When it comes to birth control, numerous options are available to women to help them regulate their menstrual cycle and prevent ovulation. But what if a birth control pill for men were available?
That prospect may soon become a reality now that researchers at the University of Edinburgh have recently discovered a gene that is essential for the development of sperm. Their study, published in the journal PLos Genetics, highlights the gene Katnal1, which causes temporary infertility in male mice when blocked.
In order to identify Katnal1 as a key element in sperm production, the researchers treated a group of mice with a chemical called ENU, which triggers mutations in the DNA. Afterward, they bred the mice to see if any of them became infertile. After establishing a group of impotent mice, they backtracked through genetic mapping to identify which gene had been disrupted by the ENU – leading them to Katnal1.
“Importantly the random nature of ENU, which causes changes in DNA at random, means we can identify important genes that otherwise we would have had no reason to suspect play a role in male fertility,” said Dr. Lee Smith, a reader in the department of genetic endocrinology at the University of Edinburgh as well as the study’s lead author. “For example, before this study, no one had any idea Katnal1 was even active in the testis, and as such, Katnal1 would probably not have been identified in any other way.”
Lee and his team further identified that Katnal1 was used to regulate a structure known as microtubules – parts of sperms that needed for support and the acquisition of nutrients. Breaking down these microtubules inhibits sperms’ ability to move throughout the testes during their maturation.
The gene’s discovery not only paves the way for a male contraceptive pill, but could also aid in better understanding cases of male infertility.
“As we move towards personalized medicine, comparing DNA sequences of infertile men against gene data provided from studies such as this will help clinicians identify the causes underlying unexplained male infertility,” Smith said. “If a genetic fault can be traced to a problem within the supporting cells of the testes rather than the sperm cells then it could be possible to use a gene-therapy approach to replace the faulty copy of the gene and restore fertility.”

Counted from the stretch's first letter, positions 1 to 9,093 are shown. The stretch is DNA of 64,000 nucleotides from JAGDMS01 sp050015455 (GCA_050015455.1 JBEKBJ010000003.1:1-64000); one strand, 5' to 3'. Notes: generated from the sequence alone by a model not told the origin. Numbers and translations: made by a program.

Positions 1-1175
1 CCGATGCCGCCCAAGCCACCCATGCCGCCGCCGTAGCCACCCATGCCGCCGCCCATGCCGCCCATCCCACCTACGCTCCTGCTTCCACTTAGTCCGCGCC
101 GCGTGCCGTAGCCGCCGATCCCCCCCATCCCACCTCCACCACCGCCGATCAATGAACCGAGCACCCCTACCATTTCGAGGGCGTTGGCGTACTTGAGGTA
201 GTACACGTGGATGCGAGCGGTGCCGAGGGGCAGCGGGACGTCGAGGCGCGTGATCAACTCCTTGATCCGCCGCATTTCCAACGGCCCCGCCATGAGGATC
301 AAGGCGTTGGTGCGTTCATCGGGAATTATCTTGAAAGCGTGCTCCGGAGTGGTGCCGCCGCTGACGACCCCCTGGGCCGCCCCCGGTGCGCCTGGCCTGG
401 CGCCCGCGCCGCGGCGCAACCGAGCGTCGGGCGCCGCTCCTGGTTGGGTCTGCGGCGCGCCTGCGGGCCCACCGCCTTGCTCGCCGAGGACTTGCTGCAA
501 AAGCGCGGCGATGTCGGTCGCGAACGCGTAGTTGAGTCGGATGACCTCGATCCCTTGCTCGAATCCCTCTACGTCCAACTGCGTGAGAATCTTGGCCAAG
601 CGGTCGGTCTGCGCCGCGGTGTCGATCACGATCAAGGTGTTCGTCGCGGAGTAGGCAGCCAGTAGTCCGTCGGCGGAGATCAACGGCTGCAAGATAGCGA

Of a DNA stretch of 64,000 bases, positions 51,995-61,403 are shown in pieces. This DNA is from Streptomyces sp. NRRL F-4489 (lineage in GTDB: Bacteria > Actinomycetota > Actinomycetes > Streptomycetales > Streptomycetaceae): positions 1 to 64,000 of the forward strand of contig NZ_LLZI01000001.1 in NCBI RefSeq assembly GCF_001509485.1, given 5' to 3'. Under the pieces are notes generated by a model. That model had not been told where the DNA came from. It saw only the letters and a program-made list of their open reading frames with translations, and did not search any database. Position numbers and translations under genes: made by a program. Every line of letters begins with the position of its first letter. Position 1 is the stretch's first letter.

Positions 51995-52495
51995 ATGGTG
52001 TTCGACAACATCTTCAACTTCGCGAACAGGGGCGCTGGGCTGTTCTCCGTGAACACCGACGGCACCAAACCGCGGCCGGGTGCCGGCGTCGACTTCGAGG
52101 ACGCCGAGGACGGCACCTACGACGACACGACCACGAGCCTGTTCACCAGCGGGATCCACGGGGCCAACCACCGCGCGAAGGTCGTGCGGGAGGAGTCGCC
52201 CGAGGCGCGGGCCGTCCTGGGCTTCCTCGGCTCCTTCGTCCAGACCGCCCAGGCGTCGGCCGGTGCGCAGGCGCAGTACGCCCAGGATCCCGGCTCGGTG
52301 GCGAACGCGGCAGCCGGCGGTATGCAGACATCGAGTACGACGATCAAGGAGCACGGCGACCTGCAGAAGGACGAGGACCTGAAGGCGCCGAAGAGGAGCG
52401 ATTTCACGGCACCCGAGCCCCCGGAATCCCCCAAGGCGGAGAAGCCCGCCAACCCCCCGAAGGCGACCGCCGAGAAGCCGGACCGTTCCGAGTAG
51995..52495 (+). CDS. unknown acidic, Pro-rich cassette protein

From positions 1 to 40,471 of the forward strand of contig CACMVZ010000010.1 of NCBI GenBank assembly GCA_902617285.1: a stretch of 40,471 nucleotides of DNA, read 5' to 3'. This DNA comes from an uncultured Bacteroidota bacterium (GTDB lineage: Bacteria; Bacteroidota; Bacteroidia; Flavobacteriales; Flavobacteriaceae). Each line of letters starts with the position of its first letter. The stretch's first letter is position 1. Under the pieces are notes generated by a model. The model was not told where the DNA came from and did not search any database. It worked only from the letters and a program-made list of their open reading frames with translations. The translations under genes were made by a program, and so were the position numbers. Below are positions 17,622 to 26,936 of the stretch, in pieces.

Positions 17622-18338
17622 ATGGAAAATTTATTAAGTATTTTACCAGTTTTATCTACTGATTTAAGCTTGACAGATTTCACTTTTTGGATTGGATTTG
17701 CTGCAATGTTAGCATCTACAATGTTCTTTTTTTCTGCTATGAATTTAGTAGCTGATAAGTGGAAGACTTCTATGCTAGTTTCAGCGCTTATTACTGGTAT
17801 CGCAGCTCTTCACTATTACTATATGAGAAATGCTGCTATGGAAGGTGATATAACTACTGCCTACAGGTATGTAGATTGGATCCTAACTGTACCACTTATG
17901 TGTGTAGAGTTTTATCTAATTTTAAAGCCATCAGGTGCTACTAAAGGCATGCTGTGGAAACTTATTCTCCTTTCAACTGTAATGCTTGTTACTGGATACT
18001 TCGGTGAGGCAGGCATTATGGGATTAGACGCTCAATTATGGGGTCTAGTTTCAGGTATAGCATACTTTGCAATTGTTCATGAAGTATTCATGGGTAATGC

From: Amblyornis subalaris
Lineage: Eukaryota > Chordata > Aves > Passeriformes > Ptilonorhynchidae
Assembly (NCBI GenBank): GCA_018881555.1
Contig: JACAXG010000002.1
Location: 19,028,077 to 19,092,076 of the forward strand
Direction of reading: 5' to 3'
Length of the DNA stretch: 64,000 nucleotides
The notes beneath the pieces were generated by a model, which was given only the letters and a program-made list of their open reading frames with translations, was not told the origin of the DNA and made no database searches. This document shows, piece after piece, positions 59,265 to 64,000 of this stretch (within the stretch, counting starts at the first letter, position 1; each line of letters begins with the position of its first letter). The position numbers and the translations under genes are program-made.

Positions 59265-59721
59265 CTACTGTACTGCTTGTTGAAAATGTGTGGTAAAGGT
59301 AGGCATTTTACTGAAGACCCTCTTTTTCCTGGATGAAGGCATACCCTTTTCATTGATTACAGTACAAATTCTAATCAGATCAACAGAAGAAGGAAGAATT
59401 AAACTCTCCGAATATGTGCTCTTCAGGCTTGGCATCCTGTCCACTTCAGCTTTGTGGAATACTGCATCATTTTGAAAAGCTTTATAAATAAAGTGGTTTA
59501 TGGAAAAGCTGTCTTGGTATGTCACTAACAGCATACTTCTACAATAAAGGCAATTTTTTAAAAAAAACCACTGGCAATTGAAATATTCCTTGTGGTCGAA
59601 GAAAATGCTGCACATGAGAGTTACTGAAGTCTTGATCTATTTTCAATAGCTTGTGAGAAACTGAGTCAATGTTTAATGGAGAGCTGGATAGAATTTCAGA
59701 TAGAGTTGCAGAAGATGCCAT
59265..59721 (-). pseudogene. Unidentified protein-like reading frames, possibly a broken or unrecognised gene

However, a potential male contraceptive pill would not utilize gene-therapy, but instead would involve identifying a protein that is used to regulate Katnal1. According to Lee, if they are able to come up with a way to specifically target the gene’s function in the testes, then they could potentially create a non-hormonal contraceptive.
Also, a male pill would not only need to be effective in stopping sperm production but also be just as effective in having it start back up again. According to Smith, blocking Katnal1 would render a man sterile for the rest of his life.
“The important thing is that the effects of such a drug would be reversible,” Smith said in a press release,” because Katnal1 only affects sperm cells in the later stages of development, so it would not hinder the early stages of sperm production and the overall ability to produce sperm.”
Currently, there are not many options in the way of male pharmaceutical contraception. Recent options have included testosterone injections or testosterone plus progestin injections, which are used to trick the brain into thinking the testes have produced enough testosterone, so sperm production shuts down.
However, these options rely on hormones, while the potential drug to come from Lee and his team’s research would be hormone-free and could bypass the side-effects that come with increased testosterone levels – such as mood swings and acne.
Lee said that his team has much more research to do before this drug becomes available, but he said we could see its development within the next decade.
“We are at the beginning, but have taken a great step forward in identifying a new pathway that controls male fertility.”